Thursday, June 11, 2020

Iran says it will execute man convicted of spying on Soleimani for CIA

An Iranian who spied for U.S. and Israeli intelligence on slain Revolutionary Guards commander Qassem Soleimani has been sentenced to death, Iranian officials said, adding the case was not linked to Soleimani’s killing earlier this year. On January 3, 2020 a U.S. drone strike in Iraq killed Soleimani, leader of the Revolutionary Guards’ Quds Force. Washington blamed Soleimani for masterminding attacks by Iran-aligned militias on U.S. forces in the region. Soleimani’s killing led to a peak in confrontation between Iran and the United States. Iran retaliated with a rocket attack on an Iraqi air base where U.S. forces were stationed. Hours later, Iranian forces on high alert mistakenly shot down a Ukrainian passenger airliner taking off from Tehran. Mousavi-Majd’s death sentence has been upheld by a supreme court and “he will be executed soon.” (Reuters)


Man arrested for burning down of Minneapolis police precinct

A federal charge has been filed against a St. Paul man for the burning down of the Third Police Precinct in Minneapolis. A United States Attorney said the 23-year-old-man is accused of aiding and abetting arson. The Third Precinct was overrun during protests on May 28th and heavily damaged due to vandalism and arson, with investigators identifying multiple fires being started in the building. On June 3, St. Paul police officers were called to a home improvement store in St. Paul about an individual wearing body armor and a law enforcement duty belt and carrying a baton was trying to get into the store. Store employees said he had been working as a security guard at the store but was fired earlier that day over social media posts about stealing items from the Third Precinct. Police arrested the man  when they found him wearing multiple items stolen from the Third Precinct, including body armor, a police-issue duty belt with handcuffs, an earphone piece, baton, and knife. Officers say his name was handwritten in duct tape on the back of the body armor. Law enforcement says it recovered items belonging to the Minneapolis Police Department, including a riot helmet, 9mm pistol magazine, police radio, and police issue overdose kit, at his apartment. According to the criminal complaint, the man admitted to police that he was inside the Third Precinct the night of the arson, took property from the building, and pushed a wooden barrel into the fire. Investigators say he also identified himself in multiple witness photographs capturing him in front of the Third Precinct holding a police baton, with smoke and flames visible in the background and admitted to knowing that pushing the wooden barrel into the fire would keep the flames burning. (KIMT)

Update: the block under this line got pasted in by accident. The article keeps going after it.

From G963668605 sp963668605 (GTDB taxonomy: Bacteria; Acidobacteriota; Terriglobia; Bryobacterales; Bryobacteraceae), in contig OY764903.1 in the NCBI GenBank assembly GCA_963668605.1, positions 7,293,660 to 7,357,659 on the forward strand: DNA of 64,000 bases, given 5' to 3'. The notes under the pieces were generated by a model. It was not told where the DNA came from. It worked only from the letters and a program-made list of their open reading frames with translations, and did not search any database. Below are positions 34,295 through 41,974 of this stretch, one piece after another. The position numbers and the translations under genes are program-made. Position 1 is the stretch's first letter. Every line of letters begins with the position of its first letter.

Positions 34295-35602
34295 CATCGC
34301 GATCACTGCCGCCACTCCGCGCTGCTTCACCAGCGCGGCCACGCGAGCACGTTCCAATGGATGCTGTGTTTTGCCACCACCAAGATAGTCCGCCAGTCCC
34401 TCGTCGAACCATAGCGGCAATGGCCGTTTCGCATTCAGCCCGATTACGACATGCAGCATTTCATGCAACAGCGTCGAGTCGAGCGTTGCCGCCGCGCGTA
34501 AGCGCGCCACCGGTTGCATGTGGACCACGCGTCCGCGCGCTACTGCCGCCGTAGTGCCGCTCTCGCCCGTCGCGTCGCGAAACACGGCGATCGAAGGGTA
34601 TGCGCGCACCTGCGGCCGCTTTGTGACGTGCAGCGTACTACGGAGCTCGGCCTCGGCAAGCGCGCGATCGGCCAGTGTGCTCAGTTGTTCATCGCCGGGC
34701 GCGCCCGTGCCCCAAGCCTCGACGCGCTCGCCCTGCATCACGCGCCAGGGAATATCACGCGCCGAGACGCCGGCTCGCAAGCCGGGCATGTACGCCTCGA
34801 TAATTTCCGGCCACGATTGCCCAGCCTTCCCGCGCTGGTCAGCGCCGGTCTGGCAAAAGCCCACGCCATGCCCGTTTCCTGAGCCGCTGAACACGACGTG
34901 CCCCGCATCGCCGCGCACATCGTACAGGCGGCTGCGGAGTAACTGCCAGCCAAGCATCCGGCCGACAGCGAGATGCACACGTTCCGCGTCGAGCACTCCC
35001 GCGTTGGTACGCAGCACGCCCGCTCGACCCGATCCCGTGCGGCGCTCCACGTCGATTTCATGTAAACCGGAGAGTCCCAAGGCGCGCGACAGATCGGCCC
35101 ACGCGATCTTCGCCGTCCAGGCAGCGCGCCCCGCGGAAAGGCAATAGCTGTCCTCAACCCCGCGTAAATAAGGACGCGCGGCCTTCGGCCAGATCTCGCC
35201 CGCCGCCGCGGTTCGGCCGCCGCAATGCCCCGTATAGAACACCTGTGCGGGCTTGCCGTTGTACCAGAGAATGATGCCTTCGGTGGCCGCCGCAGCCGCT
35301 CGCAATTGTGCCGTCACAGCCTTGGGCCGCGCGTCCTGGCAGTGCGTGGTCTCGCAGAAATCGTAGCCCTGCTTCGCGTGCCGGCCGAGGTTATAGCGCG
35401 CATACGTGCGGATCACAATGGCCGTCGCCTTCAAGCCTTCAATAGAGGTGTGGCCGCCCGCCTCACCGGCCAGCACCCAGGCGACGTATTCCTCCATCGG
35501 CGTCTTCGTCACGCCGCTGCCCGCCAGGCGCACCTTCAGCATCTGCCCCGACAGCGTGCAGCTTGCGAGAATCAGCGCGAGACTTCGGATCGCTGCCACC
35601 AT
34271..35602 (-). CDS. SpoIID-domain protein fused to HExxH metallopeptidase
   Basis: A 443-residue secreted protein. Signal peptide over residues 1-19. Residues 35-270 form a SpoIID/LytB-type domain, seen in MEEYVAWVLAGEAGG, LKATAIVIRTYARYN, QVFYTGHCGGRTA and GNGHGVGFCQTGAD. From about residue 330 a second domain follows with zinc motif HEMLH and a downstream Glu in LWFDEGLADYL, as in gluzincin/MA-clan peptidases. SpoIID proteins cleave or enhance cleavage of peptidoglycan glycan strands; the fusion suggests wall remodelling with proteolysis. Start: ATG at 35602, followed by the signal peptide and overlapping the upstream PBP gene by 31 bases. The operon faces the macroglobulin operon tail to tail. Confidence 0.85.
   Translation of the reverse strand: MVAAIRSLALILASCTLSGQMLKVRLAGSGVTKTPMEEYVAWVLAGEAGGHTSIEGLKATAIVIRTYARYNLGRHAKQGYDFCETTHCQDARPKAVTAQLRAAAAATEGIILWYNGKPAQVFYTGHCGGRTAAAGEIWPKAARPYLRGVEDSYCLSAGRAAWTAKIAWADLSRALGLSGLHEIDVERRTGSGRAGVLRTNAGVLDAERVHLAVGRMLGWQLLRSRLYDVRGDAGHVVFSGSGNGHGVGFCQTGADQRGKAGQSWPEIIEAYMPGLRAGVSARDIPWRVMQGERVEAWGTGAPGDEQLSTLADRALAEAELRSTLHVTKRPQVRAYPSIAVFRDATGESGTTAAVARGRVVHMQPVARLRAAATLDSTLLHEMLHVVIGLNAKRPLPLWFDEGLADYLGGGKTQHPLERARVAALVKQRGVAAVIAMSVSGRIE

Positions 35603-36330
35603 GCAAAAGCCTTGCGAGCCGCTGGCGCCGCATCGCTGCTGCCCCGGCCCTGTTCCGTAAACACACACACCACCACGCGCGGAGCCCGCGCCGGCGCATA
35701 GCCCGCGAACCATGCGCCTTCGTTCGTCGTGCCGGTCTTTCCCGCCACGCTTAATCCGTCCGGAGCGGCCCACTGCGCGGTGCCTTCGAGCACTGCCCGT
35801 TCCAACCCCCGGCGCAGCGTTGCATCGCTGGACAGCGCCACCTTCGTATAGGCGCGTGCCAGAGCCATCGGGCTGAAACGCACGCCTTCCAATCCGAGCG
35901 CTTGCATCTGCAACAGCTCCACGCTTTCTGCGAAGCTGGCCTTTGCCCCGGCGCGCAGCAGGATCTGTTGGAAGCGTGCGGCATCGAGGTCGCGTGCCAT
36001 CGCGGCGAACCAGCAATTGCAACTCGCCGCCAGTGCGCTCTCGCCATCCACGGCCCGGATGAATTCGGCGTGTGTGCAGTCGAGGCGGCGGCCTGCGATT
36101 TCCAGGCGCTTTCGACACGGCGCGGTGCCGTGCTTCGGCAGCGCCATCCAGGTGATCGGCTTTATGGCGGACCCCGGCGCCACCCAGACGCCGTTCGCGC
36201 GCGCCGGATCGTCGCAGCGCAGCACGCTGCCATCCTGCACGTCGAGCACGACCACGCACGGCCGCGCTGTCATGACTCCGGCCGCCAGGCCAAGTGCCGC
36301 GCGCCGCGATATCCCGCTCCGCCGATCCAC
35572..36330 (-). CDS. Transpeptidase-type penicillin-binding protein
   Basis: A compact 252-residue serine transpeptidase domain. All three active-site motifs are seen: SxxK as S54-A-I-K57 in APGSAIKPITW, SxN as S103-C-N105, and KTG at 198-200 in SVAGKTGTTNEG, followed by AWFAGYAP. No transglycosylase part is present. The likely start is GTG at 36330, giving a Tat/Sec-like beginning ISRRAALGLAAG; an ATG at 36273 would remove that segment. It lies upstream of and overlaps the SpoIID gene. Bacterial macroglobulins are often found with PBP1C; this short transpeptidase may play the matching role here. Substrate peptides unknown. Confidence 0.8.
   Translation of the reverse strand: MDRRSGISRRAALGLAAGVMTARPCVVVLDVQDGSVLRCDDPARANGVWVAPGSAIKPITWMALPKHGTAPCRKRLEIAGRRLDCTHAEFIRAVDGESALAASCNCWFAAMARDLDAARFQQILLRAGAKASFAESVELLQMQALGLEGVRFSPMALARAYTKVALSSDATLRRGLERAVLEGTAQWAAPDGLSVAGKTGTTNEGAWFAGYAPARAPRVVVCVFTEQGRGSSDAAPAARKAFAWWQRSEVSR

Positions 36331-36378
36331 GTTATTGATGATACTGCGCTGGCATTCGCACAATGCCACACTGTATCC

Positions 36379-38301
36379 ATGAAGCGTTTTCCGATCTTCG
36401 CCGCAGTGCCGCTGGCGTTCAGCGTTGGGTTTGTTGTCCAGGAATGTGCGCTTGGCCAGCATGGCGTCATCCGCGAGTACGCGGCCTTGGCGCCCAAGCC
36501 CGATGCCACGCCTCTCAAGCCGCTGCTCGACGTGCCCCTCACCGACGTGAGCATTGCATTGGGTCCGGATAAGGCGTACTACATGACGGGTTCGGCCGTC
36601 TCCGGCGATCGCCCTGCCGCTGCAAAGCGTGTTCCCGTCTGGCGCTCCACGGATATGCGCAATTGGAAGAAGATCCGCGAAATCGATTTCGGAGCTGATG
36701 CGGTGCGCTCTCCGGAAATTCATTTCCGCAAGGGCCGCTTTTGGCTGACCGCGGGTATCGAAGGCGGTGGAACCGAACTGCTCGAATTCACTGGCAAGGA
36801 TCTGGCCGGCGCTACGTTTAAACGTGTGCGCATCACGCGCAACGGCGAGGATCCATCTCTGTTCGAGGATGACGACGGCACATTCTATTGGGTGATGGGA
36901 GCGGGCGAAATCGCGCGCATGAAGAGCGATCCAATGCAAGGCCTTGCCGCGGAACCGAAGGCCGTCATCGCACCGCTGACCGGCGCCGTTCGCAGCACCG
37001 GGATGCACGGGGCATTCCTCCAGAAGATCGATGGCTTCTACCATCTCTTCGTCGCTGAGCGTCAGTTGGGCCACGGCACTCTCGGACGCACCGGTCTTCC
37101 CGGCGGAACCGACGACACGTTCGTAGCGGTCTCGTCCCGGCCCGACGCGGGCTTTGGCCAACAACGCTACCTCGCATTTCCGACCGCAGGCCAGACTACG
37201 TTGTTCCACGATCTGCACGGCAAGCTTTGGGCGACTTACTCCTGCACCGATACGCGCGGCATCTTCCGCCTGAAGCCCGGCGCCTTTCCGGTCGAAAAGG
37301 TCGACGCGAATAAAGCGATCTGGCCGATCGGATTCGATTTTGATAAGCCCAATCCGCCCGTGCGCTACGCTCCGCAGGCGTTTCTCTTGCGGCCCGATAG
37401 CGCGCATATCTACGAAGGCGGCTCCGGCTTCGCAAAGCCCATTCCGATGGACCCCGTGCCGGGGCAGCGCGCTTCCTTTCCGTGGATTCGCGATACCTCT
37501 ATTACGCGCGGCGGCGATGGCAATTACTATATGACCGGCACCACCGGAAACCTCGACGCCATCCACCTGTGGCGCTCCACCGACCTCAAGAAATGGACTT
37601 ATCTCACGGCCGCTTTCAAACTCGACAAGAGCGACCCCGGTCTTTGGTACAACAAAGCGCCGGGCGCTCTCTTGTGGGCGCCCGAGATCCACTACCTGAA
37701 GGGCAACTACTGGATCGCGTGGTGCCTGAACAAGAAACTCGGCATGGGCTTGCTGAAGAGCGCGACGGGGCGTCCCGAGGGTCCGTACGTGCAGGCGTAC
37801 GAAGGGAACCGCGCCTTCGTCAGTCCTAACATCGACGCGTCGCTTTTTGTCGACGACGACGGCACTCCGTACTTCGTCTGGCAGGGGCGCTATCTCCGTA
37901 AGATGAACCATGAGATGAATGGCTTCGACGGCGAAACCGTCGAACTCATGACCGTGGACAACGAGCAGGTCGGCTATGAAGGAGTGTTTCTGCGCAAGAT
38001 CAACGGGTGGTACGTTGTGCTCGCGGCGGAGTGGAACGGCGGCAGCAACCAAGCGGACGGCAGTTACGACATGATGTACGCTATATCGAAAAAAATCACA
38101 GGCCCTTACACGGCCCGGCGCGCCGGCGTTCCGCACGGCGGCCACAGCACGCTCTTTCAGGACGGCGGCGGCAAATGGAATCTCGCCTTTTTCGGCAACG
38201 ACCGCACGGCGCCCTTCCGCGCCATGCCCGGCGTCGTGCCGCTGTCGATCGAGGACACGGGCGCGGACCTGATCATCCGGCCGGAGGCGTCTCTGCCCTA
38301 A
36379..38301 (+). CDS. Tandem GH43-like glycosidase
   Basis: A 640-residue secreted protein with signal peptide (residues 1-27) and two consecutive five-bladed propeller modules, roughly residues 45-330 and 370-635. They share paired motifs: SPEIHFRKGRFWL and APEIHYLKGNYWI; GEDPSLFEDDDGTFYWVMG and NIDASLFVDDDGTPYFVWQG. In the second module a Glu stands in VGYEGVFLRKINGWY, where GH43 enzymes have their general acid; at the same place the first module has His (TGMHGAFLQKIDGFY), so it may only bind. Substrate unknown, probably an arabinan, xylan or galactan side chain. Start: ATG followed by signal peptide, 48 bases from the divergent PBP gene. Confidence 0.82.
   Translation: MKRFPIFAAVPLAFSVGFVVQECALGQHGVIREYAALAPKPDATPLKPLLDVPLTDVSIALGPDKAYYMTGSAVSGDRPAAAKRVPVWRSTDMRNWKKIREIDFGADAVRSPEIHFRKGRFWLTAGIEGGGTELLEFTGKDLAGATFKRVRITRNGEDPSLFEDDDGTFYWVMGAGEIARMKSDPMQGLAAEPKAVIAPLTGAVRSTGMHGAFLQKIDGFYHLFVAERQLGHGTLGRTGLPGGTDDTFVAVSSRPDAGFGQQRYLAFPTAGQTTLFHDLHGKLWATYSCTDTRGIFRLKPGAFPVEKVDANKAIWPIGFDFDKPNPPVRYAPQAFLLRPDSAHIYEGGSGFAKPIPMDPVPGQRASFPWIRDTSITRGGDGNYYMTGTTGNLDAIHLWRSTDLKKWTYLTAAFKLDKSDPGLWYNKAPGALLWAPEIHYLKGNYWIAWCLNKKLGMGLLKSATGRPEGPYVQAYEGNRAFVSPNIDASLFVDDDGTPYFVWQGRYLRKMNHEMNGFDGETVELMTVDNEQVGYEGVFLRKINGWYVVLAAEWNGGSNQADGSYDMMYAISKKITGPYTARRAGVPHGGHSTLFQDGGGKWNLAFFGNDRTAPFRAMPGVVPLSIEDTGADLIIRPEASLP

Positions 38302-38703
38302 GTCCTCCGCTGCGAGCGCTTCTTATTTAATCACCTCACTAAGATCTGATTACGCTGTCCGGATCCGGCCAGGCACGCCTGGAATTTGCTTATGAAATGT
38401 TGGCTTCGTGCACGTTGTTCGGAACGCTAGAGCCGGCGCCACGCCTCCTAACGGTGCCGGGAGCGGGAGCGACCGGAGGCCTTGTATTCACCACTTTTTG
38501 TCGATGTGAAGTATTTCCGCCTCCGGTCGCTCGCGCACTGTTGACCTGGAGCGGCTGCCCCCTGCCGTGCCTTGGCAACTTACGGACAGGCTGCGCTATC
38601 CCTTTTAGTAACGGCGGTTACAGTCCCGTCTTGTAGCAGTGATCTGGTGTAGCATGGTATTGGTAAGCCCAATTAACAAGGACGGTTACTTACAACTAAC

A man put a cell phone charger up his penis — it got stuck in his bladder and had to be removed by surgeons

An Indian man who went to hospital with abdominal pain had inserted a mobile phone charger cable into his penis, a doctor who treated him said. The man visited a hospital in northeastern India last month, claiming he had ingested some earphones, said the general surgeon at the hospital. But when the cord didn’t appear despite the patient being prescribed laxatives, doctors resorted to surgery. “He came to us after five days, (and) despite passing stool several times the cable did not come out. We then conducted an endoscopy but still couldn’t find anything. As the patient complained of severe pain, we decided to perform surgery and found that there was nothing in his intestine,” he said. It was at that point that an x-ray revealed the man to have a two-foot-long charging cable in his bladder — inserted via his urethra, the tube that leads from the penis to the bladder. “Then I made an incision there and took out the cord, which was actually a charging cable over 2 feet long,” according to the surgeon. The patient has been discharged and is fine. “I have read that people used to get sexual gratification by inserting instruments through the penis. This is one such case, and the psychiatrist can help him beyond this point,” his doctor said. (CNN)


US recession is made official

It’s official: the U.S. economy fell into a recession in February, the National Bureau of Economic Research has declared — following the longest U.S. expansion in records back to 1854. This year will likely also see the global economy shrink 5.2%, according to the World Bank, making it one of the worst downturns in 150 years. The coronavirus pandemic has forced more economies into recession at the same time than during the three other major contractions: the Great Depression and the periods after the two world wars. (National Bureau of Economical Research)


3M takes aim at price gougers

3M is suing an Amazon seller over alleged price gouging. The mask-maker has filed a lawsuit in federal court in California accusing the merchant of selling N95 masks for more than 18 times their list price, charging customers over $350,000 in total. 3M has filed more than a dozen similar suits in recent months as it fights to stop people from taking advantage of the pandemic crisis and remove counterfeit masks from the market — and protect its reputation. (The Wall Street Journal)